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In Guavio Province

In Guavio Province

Bordering the capital of Bogota and the Central Savanna.

Klein's Journal Guavio Province Colombia
Guatavita Lake, Colombia

One hour north of Bogotá on Route 50, where La Calera meets the northeastern point of Chingaza National Park, the Orinoco River flows from Venezuela into the Llanos of Colombia. I’ve heard stories about river dolphins, giant crocodiles, and the great anaconda that make their way from the Parima Mountains to the Amazon Basin. The Orinoco River is home to the Warao people, the river guardians, who have preserved the area autonomously for centuries, and where Daniel Defoe wrote in his novel about a character who lived in solitude for twenty-eight years near the mouth of the Atlantic.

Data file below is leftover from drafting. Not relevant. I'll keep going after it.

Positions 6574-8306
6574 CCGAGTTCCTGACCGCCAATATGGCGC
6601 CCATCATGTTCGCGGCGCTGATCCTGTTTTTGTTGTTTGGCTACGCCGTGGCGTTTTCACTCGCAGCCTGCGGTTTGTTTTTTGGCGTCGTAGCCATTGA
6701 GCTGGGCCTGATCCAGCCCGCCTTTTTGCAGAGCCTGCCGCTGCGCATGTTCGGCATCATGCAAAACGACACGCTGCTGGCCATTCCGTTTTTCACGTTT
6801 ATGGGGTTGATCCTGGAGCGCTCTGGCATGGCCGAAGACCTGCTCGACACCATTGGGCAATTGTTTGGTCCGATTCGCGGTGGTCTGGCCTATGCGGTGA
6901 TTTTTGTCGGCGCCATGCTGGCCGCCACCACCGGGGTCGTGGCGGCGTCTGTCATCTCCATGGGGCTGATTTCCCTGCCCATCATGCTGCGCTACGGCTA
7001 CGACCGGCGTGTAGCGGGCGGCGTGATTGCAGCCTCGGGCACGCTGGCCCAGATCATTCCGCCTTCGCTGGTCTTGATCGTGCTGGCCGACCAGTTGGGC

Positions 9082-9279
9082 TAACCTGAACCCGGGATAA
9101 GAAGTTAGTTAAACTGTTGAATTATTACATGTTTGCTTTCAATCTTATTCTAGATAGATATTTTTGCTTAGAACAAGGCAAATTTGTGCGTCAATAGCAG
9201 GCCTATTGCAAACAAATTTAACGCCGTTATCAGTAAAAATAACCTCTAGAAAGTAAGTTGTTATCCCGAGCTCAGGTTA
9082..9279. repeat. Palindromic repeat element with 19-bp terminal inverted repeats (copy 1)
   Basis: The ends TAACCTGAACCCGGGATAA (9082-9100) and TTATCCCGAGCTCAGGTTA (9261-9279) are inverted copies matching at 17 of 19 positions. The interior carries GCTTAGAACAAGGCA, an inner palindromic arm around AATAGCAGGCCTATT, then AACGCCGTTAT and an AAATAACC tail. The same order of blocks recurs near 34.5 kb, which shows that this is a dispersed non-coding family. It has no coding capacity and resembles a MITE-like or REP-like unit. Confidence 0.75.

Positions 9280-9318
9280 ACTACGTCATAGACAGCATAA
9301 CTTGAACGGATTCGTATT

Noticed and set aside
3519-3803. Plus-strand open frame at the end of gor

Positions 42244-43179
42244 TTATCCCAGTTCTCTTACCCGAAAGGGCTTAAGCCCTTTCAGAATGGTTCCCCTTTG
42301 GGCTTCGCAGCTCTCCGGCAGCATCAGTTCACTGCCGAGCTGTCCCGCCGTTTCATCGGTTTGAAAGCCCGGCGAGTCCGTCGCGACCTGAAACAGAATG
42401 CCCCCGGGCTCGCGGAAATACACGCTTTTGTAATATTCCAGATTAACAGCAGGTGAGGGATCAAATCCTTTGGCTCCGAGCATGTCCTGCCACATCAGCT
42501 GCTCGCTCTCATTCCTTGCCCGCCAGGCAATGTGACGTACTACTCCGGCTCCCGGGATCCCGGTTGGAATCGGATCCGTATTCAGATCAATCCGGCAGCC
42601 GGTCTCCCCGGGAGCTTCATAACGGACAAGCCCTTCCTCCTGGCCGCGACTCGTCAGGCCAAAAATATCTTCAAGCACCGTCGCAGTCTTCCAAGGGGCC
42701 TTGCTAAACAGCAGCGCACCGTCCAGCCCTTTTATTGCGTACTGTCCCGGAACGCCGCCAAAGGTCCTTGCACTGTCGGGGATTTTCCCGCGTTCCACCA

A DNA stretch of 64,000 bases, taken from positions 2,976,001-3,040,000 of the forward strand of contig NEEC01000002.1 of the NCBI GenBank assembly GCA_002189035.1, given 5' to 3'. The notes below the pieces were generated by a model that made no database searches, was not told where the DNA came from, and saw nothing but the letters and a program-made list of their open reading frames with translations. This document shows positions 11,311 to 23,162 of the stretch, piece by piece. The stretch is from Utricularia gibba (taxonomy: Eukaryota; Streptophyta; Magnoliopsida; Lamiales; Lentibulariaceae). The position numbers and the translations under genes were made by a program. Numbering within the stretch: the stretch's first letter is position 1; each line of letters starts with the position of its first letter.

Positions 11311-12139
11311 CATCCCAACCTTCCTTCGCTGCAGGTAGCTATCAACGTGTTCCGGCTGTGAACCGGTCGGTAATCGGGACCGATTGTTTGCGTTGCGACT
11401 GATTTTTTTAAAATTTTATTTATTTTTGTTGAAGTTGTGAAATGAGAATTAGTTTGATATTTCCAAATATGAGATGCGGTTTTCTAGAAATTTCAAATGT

Further away in Colombia, in Guavio Province, the river divides into many streams. At 8,800 feet above sea level the Andean cloud forests float through tall moss trees surrounding the valley. It’s here I’m thinking about The Orinoco River as I drive to see a small cottage that’s for rent. The images emerge and reappear as Andres, the cottage’s gardener, kneels into one of the streams with his hands cupped together. He lifts the water to his mouth, delighted to see a foreigner, white and freckled from the rare afternoon sun, do the same. The water is ice cold on my tongue. It goes down easily and together we walk back up the slope to the house where his wife is waiting for us. They want to know whether I’d like to sign a lease for the summer.